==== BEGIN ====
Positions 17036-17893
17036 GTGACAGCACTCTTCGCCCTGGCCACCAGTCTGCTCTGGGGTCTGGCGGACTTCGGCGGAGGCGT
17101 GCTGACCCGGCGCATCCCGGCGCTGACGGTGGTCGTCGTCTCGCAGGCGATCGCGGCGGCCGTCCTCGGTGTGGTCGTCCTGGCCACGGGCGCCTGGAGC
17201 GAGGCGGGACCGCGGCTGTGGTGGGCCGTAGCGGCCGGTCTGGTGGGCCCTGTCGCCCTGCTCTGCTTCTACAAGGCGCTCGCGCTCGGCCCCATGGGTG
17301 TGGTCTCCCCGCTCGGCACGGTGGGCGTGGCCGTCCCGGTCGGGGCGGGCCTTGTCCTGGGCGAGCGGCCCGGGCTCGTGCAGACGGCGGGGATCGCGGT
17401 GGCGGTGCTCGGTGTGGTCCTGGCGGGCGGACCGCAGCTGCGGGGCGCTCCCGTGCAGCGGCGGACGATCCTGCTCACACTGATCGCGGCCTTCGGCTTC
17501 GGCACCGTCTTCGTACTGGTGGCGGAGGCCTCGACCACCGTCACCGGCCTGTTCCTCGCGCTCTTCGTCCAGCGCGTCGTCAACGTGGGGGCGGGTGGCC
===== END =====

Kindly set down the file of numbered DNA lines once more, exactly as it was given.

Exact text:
Positions 17036-17893
17036 GTGACAGCACTCTTCGCCCTGGCCACCAGTCTGCTCTGGGGTCTGGCGGACTTCGGCGGAGGCGT
17101 GCTGACCCGGCGCATCCCGGCGCTGACGGTGGTCGTCGTCTCGCAGGCGATCGCGGCGGCCGTCCTCGGTGTGGTCGTCCTGGCCACGGGCGCCTGGAGC
17201 GAGGCGGGACCGCGGCTGTGGTGGGCCGTAGCGGCCGGTCTGGTGGGCCCTGTCGCCCTGCTCTGCTTCTACAAGGCGCTCGCGCTCGGCCCCATGGGTG
17301 TGGTCTCCCCGCTCGGCACGGTGGGCGTGGCCGTCCCGGTCGGGGCGGGCCTTGTCCTGGGCGAGCGGCCCGGGCTCGTGCAGACGGCGGGGATCGCGGT
17401 GGCGGTGCTCGGTGTGGTCCTGGCGGGCGGACCGCAGCTGCGGGGCGCTCCCGTGCAGCGGCGGACGATCCTGCTCACACTGATCGCGGCCTTCGGCTTC
17501 GGCACCGTCTTCGTACTGGTGGCGGAGGCCTCGACCACCGTCACCGGCCTGTTCCTCGCGCTCTTCGTCCAGCGCGTCGTCAACGTGGGGGCGGGTGGCC